Because it's horseracing, and it's not horseracing unless people are out by the furlong poles measuring their own furlong poles. While the stewards did follow the rules by the book, it is open to interpretation as to whether or not Maximum Security's actions prevented the other horses from finishing higher. The stewards determined this was the case. But there are arguments to be made against their findings, especially from those concerned about how non-horseracing fans would react against a perceived miscarriage of justice on the sport's biggest day.

And how did non-horseracing fans react?

Judging by the screaming on every possible social media feed here in Ohio, they were completely outraged that the Columbus Blue Jackets hockey game was being pre-empted. 

This doesn't seem fair. The best horse should win the Kentucky Derby.

That's the thing, bro. The best horse doesn't always win every race due to a million and one factors, and the best horse especially doesn't always win the Kentucky Derby. That's because the Derby is more of a stampede than a proper horserace.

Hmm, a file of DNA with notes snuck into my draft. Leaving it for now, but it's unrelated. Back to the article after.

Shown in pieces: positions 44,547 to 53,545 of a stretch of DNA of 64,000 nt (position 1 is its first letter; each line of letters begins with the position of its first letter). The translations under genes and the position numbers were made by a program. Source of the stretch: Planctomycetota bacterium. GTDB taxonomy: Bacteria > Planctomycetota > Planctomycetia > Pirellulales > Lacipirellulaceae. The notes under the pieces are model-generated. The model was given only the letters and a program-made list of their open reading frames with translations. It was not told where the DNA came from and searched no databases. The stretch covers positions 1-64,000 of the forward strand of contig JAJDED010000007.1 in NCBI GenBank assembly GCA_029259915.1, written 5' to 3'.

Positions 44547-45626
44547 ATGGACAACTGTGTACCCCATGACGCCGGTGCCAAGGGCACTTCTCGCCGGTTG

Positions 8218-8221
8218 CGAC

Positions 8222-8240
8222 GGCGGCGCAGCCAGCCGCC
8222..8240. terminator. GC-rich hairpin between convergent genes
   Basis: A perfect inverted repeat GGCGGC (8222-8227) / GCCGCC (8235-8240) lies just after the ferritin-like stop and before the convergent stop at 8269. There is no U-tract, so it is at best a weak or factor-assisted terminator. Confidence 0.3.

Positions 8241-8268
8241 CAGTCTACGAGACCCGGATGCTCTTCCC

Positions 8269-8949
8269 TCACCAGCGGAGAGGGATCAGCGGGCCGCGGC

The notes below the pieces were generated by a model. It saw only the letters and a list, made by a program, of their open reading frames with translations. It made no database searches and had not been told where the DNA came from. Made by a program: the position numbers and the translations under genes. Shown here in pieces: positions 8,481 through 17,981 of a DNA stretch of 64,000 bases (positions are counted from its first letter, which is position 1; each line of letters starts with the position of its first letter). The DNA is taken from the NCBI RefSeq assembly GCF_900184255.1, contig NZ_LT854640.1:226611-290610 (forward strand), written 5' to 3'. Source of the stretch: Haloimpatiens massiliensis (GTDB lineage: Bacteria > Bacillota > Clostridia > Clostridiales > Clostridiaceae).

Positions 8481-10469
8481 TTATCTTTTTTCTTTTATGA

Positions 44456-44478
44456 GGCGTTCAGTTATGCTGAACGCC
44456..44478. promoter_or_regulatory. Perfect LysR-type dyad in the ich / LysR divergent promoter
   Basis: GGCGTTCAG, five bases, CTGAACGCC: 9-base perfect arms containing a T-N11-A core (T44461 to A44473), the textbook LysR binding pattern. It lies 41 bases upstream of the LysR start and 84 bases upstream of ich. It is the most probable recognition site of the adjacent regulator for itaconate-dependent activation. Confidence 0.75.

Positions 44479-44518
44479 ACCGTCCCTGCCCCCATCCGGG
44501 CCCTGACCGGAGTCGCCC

The average number of entries at a regular track on a regular weekday is roughly half that of the Kentucky Derby's. Everybody wants in on the first Saturday of May at Churchill Downs. Just to have one's colt in the Derby increases the price of his sperm exponentially, and it's the Kentucky Derby, and that's understandable and all, but to line up 20 colts who probably haven't raced much in front of elevently billion drunks and cameras and lights and sousaphones is asking for-- well, what we got on Saturday.

What do you think about the stewards' decision?

Once a person is somewhat informed about what happened in the Derby, your reaction reflects what you think about how life should go. Are you a person who thinks rules have a place and a point, or are you willing to bend them under certain circumstances?

Anyone who has been in my company for more than five excruciating seconds is aware that I'm a highly emotional person, and, on top of that, an INFP. That means I'm a highly emotional person who is also driven by ironclad ethics. And that means rules are rules, and sorry, People of Kentucky, First in Hospitality.